Monday, November 30, 2020

Second Friday of rage leads to another Saturday of mourning

By Rhiannon F. - December 19, 2017
Section: [Main News] [Features]
Tags: [Jerusalem] [Beit il]

It's slow driving into Beit Ula, west of Hebron. The road is filled with cars, trailing behind a transport ambulance. They continue to round the narrow street corners, before coming to a roadblock. The men of village have filled the street outside the family home of Amin Mahmoud Aqell. The women of the village are gathered around Amin’s mother, Aida Mahmmoud Aqell as she views her son for the last time.

The moment seems brief, as the men lift up the Red Crescent stretcher Amin lays on, wrapped in the Palestinian and Fatah flag with his head framed by a white Keffiyeh. They march back through the narrow streets, past cars displaying posters commemorating 19-year-old Amin Mahmoud Aqell, towards the village mosque for Friday prayer, chanting Al Quds is Palestinian. It’s a political funeral. Amin is a political martyr.

As the second Friday of Rage (Dec 15) after Trump’s Jerusalem announcement came and passed, so too did another four Palestinian lives, two in Gaza and two near Ramallah in the West Bank. The media attention and outrage across the world regarding the death of wheelchair- bound Ibrahim Abu Thurayeh in Gaza who was shot by a sniper in the head seems to have clouded the scenario surrounding Amin’s death.

The neighbour of Amin’s family, Nora Al Adm explained Amin had been protesting at Beit El checkpoint, north of Ramallah everyday, “the same as other boys.” “This happened when Trump announced Jerusalem was Israel’s. It’s crazy. It’s a shock for his mother and sister. Trump is a bad person, he’s not thinking,” Adm said sadly. Amin’s mother, Aida Mahmmoud Aqell said she told him not to go out [and protest] because the situation is so bad. “He replied, 'don’t worry, the thing that God writes, will happen.’ My heart felt something when he said that and he left,” Aida remembered. “He was killed because of Al Aqsa and Al Quds,” Aida said.

Amin had been standing by a group of press photographers for some time before running towards an IDF soldier and stabbing him with a small knife. A local photographer told Palestine Monitor Amin had not spoken to the journalists the whole time he stood with them.

Videos circulating online show IDF soldiers shooting Amin several times, even after he was already wounded. Once Amin was on the ground, his jacket flew open, revealing what looked like an explosive belt, shocking the soldiers and forcing them to retreat back. As Red Crescent workers tried to get close to Amin to transfer him to an ambulance, the soldiers continued to shoot around him, blocking their way. Once he was finally in the ambulance, the IDF prevented them from leaving, forcing paramedics to transfer him to a civilian car to get him to the hospital.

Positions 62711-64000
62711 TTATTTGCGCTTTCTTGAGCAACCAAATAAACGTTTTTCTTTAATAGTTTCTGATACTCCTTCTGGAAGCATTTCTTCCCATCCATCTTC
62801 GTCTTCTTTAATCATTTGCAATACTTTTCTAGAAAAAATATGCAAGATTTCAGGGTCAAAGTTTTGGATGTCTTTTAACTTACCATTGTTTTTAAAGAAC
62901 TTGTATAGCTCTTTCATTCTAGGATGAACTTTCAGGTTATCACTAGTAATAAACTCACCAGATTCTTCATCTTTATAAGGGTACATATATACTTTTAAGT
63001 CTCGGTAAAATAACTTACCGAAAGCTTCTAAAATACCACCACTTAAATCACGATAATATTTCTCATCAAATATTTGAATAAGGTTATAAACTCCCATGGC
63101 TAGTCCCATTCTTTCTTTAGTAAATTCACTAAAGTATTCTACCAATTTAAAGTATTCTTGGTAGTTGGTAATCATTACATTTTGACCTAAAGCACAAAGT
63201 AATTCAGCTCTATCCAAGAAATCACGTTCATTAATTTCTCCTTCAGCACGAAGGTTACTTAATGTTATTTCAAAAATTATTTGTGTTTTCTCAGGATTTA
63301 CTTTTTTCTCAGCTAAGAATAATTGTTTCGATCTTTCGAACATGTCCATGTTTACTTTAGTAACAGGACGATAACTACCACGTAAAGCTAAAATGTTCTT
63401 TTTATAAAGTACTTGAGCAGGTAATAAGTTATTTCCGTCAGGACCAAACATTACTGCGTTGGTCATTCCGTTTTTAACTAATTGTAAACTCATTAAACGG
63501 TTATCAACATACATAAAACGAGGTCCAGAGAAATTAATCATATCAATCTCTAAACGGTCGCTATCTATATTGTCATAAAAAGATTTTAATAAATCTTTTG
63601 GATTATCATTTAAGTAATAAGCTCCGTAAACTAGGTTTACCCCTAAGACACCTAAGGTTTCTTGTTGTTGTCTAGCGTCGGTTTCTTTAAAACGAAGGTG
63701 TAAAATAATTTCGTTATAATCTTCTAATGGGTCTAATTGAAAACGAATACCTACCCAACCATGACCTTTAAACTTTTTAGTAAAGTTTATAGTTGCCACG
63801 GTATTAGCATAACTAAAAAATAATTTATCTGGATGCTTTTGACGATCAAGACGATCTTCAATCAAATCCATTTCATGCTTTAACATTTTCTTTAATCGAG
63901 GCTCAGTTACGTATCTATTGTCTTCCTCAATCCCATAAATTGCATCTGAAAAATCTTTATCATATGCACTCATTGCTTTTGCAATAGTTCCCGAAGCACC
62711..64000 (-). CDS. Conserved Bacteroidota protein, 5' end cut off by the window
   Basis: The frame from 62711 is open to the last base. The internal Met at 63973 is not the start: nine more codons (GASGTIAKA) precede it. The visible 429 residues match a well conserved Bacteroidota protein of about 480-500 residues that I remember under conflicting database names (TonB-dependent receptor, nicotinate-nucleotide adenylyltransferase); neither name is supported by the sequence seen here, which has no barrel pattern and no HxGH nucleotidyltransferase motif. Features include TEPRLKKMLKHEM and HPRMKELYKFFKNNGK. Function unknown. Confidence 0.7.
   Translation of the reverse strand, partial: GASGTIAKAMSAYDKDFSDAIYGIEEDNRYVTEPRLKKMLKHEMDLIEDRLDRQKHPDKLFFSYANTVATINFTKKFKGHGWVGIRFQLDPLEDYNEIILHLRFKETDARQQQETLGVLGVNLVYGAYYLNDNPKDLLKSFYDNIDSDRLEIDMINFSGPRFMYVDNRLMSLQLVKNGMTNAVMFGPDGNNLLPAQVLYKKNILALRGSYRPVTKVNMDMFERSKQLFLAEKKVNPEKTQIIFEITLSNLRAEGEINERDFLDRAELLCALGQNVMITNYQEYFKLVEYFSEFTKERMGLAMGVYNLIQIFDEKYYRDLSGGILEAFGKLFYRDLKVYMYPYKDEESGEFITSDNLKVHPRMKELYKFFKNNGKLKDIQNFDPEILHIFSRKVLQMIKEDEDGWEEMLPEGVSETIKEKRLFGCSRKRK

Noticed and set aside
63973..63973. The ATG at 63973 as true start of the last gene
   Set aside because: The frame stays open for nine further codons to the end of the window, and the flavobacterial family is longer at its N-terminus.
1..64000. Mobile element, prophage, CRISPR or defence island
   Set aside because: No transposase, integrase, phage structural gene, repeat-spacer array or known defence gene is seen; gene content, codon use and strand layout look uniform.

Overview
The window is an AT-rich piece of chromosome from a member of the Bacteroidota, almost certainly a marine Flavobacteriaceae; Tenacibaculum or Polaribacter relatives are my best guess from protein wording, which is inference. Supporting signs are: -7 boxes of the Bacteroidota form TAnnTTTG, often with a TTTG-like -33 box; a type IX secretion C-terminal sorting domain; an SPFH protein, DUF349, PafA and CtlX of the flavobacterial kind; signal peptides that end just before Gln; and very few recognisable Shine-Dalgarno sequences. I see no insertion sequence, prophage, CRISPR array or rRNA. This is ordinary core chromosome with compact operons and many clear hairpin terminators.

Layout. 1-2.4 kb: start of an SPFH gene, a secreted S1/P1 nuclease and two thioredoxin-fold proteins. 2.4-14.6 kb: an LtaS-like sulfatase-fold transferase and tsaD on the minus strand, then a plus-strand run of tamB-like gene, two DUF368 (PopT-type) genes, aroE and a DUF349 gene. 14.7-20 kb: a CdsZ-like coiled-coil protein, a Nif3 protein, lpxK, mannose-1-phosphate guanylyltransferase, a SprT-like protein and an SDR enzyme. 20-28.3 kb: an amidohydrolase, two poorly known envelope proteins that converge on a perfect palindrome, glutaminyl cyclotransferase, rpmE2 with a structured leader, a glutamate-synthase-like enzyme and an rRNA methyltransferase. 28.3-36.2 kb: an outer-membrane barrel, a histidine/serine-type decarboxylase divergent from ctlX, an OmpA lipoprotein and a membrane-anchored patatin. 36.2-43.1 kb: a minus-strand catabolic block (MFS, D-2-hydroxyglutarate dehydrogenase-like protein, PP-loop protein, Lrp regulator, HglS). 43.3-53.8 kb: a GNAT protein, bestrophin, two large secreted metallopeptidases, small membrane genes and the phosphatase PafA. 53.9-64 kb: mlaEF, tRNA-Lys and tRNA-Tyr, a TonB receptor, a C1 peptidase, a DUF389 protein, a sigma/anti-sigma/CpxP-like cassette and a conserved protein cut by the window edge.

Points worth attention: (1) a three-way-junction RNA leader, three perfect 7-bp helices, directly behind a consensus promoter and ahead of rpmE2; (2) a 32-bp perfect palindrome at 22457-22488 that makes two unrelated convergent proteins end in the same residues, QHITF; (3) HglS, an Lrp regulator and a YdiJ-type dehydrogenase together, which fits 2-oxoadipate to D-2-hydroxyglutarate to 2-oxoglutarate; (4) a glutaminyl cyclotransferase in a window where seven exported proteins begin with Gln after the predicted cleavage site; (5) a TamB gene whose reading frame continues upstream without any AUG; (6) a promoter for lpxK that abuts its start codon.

Israel Police National Spokesman to the foreign media, Superintendent Micky Rosenfeld told Palestine Monitor there was an ongoing investigation, but at this point, “it is a fake explosive device.” “The Red Crescent whipped him away very quickly, so we couldn’t see the device,” Superintendent Rosenfeld said. Their investigation is based on photos circulating from AP and Reuters. “From what we understand from the photos and materials and footage, there was a fake explosive device wrapped around him, but wires could be seen making it highly suspicious that it was an explosive device, so the investigations will continue,” Superintendent Rosenfeld stated.

Aida and Amin’s sister, Mais Mahmmoud Aqell, said they didn’t know anything about the belt he was wearing or the knife. “He’s a silent person, he doesn’t speak about anything, he’s secret,” Aida said. Adm also said the belt wasn’t real. “It’s fake. He got an idea like the others, to go to Beit El to free Palestine, he would do anything,” Adm said, when questioned as to why he would wear a fake belt.

Amin’s father died eight months ago from an illness. “Since his father died, his heart turned off,” Aida expressed. Amin, in his first year of a law degree at the time of death, wanted to study design in Germany. “His father was planning to send him there but he died. Amin felt frustration after his father’s death,” Aida continued. “When he died, the hope disappeared,” Amin’s sister, Mais confirmed.

It’s a consuming story, with questions that may never be answered. Why would someone wear a fake explosive belt in the middle of a clash where live ammunition was being used? Had Amin drawn attention to himself by stabbing a soldier, knowing he would be shot, because of the hope he had lost after losing his father? Some of the photographers at the scene were convinced the explosive belt was real though. With one journalist mentioning Amin continued to push on the belt once he was on the ground, as if trying to set something off.

Amin’s mother, Aida, continued to say she was proud of him. It seems difficult to get a non-political statement from family members around the time of a martyr’s funeral. “I don’t feel anything, I can only pray in the mosque,” Aida said, when asked how she felt. Walking outside the family home, Amin’s sister, Mais, rips a poster of him off one of the cars and stares at it while she walks, seemingly angry. “I feel very sad, but half sad and half proud, because he was fighting for Palestine,” Mais expressed.

With many news wires and local TV stations in attendance at the funeral, it is interesting to think how this sort of coverage can affect the true emotional narrative told by the family. They surely do find comfort that their children and brothers are home with Allah, but their state of being proud almost has to overcome the healthy feeling of grief.


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